Abilene ISD fine arts students were front and center on Nov. 29 at the annual City Sidewalks festival, which officially kicks off the Christmas season in Abilene.

Students from Alcorta, Austin, Dyess, Martinez, Ortiz, Purcell, Taylor, Thomas, and Ward elementary schools, as well as Clack and Mann middle schools, and Abilene and Cooper high schools participated in this year’s event, which began in 1988.

This year’s 34th rendition of City Sidewalks once again featured the marching bands and drill teams from both Abilene High and Cooper in the Christmas parade that made its way through downtown.

Each of the choirs sang in different venues across downtown, from the Abilene Public Library to the Center for Contemporary Arts to outside at Everman Park, Minter Park and Abilene Convention Center to the Grace Museum, Minter Park, National Center for Children’s Illustrated Literature (NCCIL), Prosperity State Bank, and, finally, the Wooten Ballroom.

The Martinez Honor Choir sang at the Abilene Public Library, performing “Winter Fantasy,” “Holly Jolly,” and “Hot Chocolate” from “The Polar Express,” songs they had been working on since early October.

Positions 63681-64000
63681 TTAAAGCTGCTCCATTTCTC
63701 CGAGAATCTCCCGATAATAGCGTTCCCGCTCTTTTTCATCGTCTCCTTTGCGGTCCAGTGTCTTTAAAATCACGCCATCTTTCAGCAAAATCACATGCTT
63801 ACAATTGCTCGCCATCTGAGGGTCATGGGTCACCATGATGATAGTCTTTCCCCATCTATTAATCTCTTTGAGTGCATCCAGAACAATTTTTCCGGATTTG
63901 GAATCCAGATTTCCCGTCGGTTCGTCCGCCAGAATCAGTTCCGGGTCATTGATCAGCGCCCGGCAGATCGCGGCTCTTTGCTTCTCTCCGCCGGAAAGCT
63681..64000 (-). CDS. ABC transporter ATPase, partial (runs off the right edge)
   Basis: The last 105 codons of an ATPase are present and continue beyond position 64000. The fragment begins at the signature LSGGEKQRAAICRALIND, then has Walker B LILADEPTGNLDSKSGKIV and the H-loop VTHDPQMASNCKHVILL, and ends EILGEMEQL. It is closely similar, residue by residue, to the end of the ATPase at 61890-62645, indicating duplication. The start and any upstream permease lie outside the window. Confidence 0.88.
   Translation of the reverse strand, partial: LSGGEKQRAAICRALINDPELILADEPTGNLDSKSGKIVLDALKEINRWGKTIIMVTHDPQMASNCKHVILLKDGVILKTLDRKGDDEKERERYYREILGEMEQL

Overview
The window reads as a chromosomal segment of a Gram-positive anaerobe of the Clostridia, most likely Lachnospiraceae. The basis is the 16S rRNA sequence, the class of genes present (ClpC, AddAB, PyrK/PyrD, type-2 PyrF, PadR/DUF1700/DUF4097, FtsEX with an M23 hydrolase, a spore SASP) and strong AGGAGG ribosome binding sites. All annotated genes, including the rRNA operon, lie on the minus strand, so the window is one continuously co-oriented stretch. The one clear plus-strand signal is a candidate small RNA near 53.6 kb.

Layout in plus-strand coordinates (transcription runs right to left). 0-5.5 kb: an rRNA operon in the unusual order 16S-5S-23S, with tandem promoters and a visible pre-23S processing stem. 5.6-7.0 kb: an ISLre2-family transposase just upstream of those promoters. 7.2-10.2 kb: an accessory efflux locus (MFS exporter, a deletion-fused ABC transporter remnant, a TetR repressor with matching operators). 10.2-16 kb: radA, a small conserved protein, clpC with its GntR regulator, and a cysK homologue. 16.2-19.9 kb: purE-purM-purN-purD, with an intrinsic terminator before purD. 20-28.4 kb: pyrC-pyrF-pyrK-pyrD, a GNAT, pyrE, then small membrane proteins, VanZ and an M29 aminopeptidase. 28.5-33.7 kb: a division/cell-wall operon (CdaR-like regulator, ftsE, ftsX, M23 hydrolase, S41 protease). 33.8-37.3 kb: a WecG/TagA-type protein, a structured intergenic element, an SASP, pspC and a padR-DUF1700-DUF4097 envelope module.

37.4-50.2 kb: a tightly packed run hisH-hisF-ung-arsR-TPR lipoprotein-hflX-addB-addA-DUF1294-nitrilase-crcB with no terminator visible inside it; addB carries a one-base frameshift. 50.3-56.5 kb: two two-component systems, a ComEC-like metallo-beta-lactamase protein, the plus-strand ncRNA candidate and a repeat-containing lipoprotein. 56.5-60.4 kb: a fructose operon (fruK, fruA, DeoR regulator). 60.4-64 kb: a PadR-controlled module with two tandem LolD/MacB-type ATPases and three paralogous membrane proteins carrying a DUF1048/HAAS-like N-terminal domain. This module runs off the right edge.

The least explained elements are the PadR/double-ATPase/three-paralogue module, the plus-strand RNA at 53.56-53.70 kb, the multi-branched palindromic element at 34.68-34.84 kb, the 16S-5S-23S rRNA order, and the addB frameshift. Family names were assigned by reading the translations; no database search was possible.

“We do a lot of shows and programs throughout the year, but this one is important to me because a lot of these kids have never done anything like this before and I am excited for them to get the experience,” said Hannah Davis, Martinez Elementary music teacher. “These kids didn’t get the opportunity to do City Sidewalks last year, and I think this kind of exposure will be great for them, and hopefully make them want to continue with choir when they get to middle school.”

While Martinez was performing at the library, the Dyess Elementary 2nd Grade Honor Choir, under the direction of music teacher Alan Jones, was performing a medley of songs on the north steps of the Abilene Convention Center. The young Jets performed 10 songs, including “Feliz Navidad,” “Jingle Bells,” “Rudolph the Red-Nosed Reindeer,” “The 12 Days of Christmas,” and “We Wish You a Merry Christmas.”

“This performance is important in two ways: it gives the students a chance to give back to the community, and it gives them a chance to shine and get comfortable with being on stage,” Jones said. “This event fosters a spirit of community involvement in my students and lets the community get at least a small view of what goes on in the music classroom.”

Davis said much the same thing regarding participating in the City Sidewalks event.

“Participating in City Sidewalks is an amazing thing for these kids, and it makes me happy that they get to be recognized for all their hard work and feel connected with the Abilene community,” she said. “As I said, a lot of these kids have never done anything like this before due to the pandemic, or told me they were too nervous, and I am so proud of those who have put themselves out there this year.”